Symmetry Blog

Headache and Migraine

Symmetry Physio - Tuesday, July 04, 2017

A Pain in the Neck? Check out our fantastic new service.


A pain in the neck?

Over 3 million people in Australia suffer from headache or a migraine (that's 12-15% of people) at an estimated cost of $1 billion to the economy.(1)  It is also estimated that up to 65% of the population will suffer from chronic or recurrent headaches or migraines.(1) Unfortunately, the current models of headache and migraine management have been unable to provide consistent, repeatable management options leaving many sufferers heavily medicated and hundreds, even thousands of dollars out of pocket in search of relief.

The International Headache Society classifies headache and migraine into 14 groups, and then subcategorises these groups, resulting in over 300 possible differential diagnoses for headache and migraine.(4,6,7) Are there over 300 causes for a headache and migraine? Unlikely. In following this complex system, it is easy to see how so many patients undergo numerous trials of differing treatment options. There must be a simpler way....

Current research now demonstrates a cervicogenic (neck related) component in up to 80% of headache and migraine sufferers.(2, 3)  Although it may not be the only source, for a physiotherapist, this is a treatable and manageable component.

The Science

Prior to the 21st Century, migraine and chronic headache were thought to be caused by dilation of blood vessels in the head/face (11). More recent research has indicated that both migraine and cervicogenic headache have a similar underlying cause - a sensitised brainstem resulting in the abnormal processing of sensory information (2-3,5,8-10,12). A fault or dysfunction at the very top of the neck has the potential to not only lead to this sensitisation, but also trigger it when already sensitised.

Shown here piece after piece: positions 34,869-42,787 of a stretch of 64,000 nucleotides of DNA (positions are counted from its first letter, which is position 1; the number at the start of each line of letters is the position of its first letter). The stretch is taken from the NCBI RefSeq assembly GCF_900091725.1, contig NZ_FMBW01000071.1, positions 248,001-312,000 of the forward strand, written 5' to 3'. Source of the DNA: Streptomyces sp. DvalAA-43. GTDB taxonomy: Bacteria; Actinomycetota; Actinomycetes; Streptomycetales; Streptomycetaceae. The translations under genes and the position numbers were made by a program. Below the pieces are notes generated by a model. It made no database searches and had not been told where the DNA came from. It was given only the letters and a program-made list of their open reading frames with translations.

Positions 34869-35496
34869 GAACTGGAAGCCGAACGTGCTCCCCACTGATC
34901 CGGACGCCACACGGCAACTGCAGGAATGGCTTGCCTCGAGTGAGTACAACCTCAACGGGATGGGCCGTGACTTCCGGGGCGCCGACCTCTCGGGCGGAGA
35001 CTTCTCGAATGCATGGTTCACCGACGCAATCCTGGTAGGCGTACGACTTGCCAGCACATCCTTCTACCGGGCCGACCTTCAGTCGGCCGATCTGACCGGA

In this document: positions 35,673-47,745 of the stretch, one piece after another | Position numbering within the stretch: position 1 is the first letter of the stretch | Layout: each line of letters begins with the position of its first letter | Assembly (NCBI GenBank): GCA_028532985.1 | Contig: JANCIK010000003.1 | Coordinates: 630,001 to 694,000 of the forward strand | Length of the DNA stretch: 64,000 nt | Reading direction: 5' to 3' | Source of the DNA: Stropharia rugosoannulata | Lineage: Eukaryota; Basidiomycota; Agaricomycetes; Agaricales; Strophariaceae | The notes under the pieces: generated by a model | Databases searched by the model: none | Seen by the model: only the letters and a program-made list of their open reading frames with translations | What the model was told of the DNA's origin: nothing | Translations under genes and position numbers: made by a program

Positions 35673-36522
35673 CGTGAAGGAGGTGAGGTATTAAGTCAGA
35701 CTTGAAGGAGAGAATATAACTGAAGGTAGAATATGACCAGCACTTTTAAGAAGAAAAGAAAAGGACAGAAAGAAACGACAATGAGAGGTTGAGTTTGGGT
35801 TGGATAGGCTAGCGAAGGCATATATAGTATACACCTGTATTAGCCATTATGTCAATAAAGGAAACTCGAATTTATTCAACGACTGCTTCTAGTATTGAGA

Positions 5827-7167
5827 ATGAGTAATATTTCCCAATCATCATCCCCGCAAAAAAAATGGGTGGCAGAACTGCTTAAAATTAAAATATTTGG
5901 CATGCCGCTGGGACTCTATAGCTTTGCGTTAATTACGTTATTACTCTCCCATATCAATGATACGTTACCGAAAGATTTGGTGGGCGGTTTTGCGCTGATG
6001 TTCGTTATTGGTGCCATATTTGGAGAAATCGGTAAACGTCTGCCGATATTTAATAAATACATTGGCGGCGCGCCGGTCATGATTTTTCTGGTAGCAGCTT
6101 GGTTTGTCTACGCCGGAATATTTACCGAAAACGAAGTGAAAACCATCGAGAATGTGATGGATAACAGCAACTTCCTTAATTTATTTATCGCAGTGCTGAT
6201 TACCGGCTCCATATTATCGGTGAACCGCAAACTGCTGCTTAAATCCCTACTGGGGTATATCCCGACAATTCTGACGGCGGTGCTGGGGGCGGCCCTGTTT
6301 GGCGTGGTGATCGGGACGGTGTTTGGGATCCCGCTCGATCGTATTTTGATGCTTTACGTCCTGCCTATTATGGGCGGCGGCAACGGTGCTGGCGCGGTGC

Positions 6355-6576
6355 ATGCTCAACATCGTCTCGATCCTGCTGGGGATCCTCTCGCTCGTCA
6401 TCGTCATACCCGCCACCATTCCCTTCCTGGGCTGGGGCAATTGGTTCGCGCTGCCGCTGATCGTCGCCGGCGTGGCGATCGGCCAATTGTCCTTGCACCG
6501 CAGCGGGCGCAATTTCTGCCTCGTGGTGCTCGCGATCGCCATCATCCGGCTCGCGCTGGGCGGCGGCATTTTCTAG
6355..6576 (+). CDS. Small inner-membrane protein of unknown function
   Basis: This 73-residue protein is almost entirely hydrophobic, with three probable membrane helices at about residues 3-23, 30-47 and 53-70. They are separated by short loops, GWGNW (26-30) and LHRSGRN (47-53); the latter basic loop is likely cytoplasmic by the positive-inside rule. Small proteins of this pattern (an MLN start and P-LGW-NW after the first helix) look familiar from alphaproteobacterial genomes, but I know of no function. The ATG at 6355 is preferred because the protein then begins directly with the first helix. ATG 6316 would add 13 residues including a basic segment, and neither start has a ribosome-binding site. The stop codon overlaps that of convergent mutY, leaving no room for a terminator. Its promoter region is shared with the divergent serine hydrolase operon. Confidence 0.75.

Studies have shown that up to 80% of headache/migraine pain can be reproduced with specific manual palpation of the neck (10,13). Furthermore, with sustained and repeated mobilisation of the neck segment at fault, resolution of head and face pain can be gained during treatment (10). New research os indicating that this reproduction and resolution of specific head/face pain effectively reduces sensitisation of the brainstem (13) and subsequently reduces or even eliminates headache and migraine symptoms.

If you suffer from headache or migraine, call us now to arrange a FREE over the phone consult with one of our experienced therapists. If we decide to schedule an appointment, our assessment and treatment protocol can quickly and effectively assess the upper cervical spine to determine if the neck is a source of your headache or migraine pain.

CALL NOW - 9369 4999


1. Migraine: Migraine Australia (2017)

2. Goadsby PJ, Bartsch T. Anatomy and physiology of pain referral patterns in primary and cervicogenic headache disorders. Headache Currents 2005;10:42-48.

3. Gallagher R. Cervicogenic Headache; A special report. Expert Rev. Neurotherapeutics 2007;7(10):1279-83.

4. The International Classification of Headache Disorders, 3rd edition (beta version). Cephalalgia. Jul 2013;33(9):629-808.

5. Rothbart P.(1996). The cervicogenic headache: A pain in the neck. Canadian Journal of Diagnosis; 13: 64-71.

6. Sjaastad O, Fredricksen TA, Pfaffenrath V. Cervicogenic headache: Diagnostic criteria. Headache. 1998;38:442-445.

7. Cephalalgia. 2003 Oct;23(8):814-9.

8. Antonaci F, Sjaastad O. (2010) Cervicogenic headache: A real headache. Current Neurology and Neuroscience Reports; 11:149-155.

9. Fredriksen T.A., Antonaci F., Sjaastad O. (2015) The Journal of Headache and Pain, 16:6.

10. Watson DH, Drummond PD. Head pain referral during examination of the neck in migraine and tension-type headache. Headache 2102 52;8:1226-1235.

11. Goadsby, P.J. (2009). The Vascular Theory of Migraine; a great story wrecked by the facts. Brain, 132(1) pp 6-7.

12. Bartsch TGP. Anatomy and physiology of pain referral in primary and cervicogenic headache disorders. Headache Curr. 2005;2:42-48.

13. Watson D. H, Drummond P.D. (2014). Cervical Referral of Head Pain in Migraineurs: Effects on the Nociceptive Blink Reflex.

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